And so she definitely realized that she was being underpaid for what she was providing and the role that she was in. And so we got her into a role that was a better fit for her. All right. And then, number nine, if you’re a woman, especially in a male dominated field like the pharma biotech industry, you’re likely underpaid. Sadly, the US. Census reported in 2020 that the gender gap is still very prevalent, and women earn an average of 82% of what their male counterparts do for the same exact job. And if you’re a woman of color or your LGBTQ plus, the gap is even wider. So there are nine different signs that you’re underpaid in your current role. You may have resonated with one. You may have resonated with several. And if you listened and now you feel like crap, it’s okay, because now you can do something about it. It’s not personal. It’s really just business and issues that we have in our culture and society. So if businesses make decisions around your salary and around finances for what is profitable for them, you surely can do the same for you. Because our whole workforce is supply and demand.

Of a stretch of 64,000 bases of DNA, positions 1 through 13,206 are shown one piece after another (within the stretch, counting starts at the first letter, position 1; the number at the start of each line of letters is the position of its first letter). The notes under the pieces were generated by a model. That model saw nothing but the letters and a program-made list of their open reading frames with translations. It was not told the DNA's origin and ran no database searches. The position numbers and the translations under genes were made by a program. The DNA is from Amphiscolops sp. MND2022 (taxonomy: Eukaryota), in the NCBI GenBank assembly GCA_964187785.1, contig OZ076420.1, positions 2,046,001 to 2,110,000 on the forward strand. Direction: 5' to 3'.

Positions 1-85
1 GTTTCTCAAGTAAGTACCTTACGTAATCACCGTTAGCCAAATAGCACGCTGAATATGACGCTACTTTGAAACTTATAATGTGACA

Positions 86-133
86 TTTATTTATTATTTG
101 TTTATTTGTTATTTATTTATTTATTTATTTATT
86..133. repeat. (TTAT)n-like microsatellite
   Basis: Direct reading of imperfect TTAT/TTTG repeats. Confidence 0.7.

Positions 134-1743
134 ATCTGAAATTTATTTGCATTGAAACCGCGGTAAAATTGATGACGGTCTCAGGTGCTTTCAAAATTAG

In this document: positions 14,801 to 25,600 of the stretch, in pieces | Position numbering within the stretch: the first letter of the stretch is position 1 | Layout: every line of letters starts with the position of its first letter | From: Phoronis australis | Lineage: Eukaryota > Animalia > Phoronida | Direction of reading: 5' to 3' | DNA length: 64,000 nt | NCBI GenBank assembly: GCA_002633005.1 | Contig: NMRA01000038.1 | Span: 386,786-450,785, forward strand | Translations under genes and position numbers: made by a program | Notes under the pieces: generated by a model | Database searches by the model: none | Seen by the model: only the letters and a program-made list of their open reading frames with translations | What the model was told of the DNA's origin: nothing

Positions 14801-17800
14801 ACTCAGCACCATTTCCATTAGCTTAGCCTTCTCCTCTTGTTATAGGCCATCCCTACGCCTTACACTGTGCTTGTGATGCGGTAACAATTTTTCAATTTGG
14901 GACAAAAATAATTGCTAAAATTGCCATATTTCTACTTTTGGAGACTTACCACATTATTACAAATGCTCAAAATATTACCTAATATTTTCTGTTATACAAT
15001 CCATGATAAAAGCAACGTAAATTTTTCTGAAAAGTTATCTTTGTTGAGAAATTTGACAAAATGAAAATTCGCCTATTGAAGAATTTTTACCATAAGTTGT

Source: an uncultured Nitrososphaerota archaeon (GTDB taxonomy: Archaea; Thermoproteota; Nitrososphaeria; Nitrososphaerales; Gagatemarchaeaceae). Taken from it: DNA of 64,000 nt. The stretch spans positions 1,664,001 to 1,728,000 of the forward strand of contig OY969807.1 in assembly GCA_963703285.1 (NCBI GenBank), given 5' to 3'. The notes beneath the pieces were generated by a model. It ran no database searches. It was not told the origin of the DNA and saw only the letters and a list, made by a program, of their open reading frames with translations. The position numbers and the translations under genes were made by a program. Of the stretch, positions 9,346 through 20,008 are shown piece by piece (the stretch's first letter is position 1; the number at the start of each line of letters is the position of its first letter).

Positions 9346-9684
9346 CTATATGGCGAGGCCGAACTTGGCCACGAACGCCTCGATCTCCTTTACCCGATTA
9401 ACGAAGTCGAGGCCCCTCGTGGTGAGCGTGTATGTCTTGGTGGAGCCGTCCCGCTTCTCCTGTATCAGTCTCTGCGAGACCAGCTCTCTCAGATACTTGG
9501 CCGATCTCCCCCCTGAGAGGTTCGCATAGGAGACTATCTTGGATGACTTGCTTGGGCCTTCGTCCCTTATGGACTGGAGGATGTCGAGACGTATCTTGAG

You can have the best boss. At the end of the day, though, companies want to get the best talent at the best price. So even if your boss loves you, even if there’s a bright future, if you’re not getting paid for like equally and fairly for the role that you’re doing, then it’s time to have that conversation. Because once you’re with the company, they count on you to stay and then you just keep getting those marginal increases. That’s why when you are negotiating for a new role, that is the best time to get the biggest salary jump. Because once you’re in, you’re likely getting only those small, barely inflation rate type increases unless you earn a large promotion, for example. So if you believe that you’re underpaid, then you can do some research to confirm it. So I’m going to give you some resources, and one of these you are probably going to be really surprised to hear about. Okay? So number one, you can go to Glassdoor Salary.com or even LinkedIn to find salary information for your role in the area. It’s important to look at the area because for global companies, the pay bands can be different based on location.